Tom Hayes has launched the next stage of his Libor appeal to the CCRC

Courtney Goldsmith
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Tom Hayes has submitted his appeal to the CCRC
Tom Hayes has submitted his appeal to the CCRC (Source: Getty)

Tom Hayes, the first person in the UK to be found guilty of playing a role in the Libor-rigging scandal, has submitted an appeal to the Criminal Cases Review (CCRC).

Karen Todner, the former UBS and Citigroup trader's solicitor, said Hayes has been the subject of a "gross miscarriage of justice" and she's confident the CCRC will refer the case back to the Court of Appeal.

The CCRC is an independent body which considers whether failed appeals should be sent back to the courts to reconsider fresh evidence.

Todner said the view is supported by the country's leading experts on Asperger's, who jointly said: "Mr Hayes conviction raises real concerns about the treatment of autistic people in the criminal justice system."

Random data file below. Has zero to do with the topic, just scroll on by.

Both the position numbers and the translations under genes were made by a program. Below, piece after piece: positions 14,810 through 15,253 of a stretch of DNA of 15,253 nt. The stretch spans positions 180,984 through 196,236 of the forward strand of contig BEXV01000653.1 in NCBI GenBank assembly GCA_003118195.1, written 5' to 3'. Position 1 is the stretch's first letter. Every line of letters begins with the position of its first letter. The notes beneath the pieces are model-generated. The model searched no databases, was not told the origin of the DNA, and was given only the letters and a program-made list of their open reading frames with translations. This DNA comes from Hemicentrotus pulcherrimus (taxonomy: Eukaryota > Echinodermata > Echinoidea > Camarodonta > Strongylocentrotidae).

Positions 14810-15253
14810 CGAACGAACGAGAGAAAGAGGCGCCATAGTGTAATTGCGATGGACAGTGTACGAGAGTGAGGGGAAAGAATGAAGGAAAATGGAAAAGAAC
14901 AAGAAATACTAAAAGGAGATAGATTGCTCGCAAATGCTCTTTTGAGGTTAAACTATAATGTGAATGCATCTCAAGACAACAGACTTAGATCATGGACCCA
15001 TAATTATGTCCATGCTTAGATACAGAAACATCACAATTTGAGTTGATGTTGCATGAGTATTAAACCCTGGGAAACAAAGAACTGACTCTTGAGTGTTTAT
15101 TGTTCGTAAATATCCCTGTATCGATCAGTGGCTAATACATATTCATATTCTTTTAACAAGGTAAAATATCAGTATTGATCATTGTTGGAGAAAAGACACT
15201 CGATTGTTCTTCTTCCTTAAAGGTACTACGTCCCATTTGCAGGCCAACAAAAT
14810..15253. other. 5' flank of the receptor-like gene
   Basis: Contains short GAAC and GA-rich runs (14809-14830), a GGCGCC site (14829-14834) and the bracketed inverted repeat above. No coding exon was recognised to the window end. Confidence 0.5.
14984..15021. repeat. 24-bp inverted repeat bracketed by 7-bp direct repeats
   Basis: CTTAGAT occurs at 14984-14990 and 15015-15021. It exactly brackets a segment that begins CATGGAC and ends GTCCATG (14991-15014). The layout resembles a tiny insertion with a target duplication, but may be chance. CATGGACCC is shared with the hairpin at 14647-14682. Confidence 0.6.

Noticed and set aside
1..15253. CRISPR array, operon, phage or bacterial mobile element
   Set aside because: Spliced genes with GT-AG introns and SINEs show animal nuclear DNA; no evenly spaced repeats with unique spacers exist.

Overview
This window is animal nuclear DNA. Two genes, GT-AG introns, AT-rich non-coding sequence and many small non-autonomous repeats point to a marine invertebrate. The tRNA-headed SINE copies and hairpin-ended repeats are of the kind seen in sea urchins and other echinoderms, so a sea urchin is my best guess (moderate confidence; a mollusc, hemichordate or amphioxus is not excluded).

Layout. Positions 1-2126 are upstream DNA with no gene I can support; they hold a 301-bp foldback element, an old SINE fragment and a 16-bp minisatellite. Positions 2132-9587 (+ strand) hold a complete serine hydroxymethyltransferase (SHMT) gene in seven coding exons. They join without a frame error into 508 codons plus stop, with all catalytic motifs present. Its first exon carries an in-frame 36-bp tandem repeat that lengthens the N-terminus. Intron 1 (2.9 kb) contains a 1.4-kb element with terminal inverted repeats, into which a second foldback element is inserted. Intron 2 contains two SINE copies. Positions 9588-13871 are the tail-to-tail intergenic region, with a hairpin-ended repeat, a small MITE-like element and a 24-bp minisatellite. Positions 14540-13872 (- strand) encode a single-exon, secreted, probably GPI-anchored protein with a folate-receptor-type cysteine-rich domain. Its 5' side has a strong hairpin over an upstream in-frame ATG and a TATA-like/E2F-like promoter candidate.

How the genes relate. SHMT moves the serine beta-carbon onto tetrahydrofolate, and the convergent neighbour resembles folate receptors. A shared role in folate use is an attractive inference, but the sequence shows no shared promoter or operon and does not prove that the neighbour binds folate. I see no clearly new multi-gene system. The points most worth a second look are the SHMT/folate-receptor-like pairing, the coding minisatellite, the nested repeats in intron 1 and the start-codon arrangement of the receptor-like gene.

In addition, Todner said key items of evidence were withheld from the defence at the original trial, which will "throw a whole new light on Mr Hayes' case".

Hayes had his conviction upheld, but his sentence reduced from 14 years to 11, by the Court of Appeal in December 2015. His application to appeal to the Supreme Court was rejected last March.

The former trader, who described in a court hearing last year how he had lost nearly everything trading to earn his legal fees, is running a crowdfunding campaign to raise costs for the appeal and has raked in over £75,000.

Meanwhile, former Barclays bankers Jay Merchant and Jonathan Mathew, who were found guilty in a separate case last July, are due to appear in the Court of Appeal on Wednesday to ask for permission to appeal, according to the Serious Fraud Office's (SFO) court calendar.

City A.M. revealed in August that the two men had applied to appeal their convictions. Although those applications were subsequently turned down, they still had the right to renew those requests.

Merchant is currently serving a six and a half year sentence, while Mathew is serving four years.

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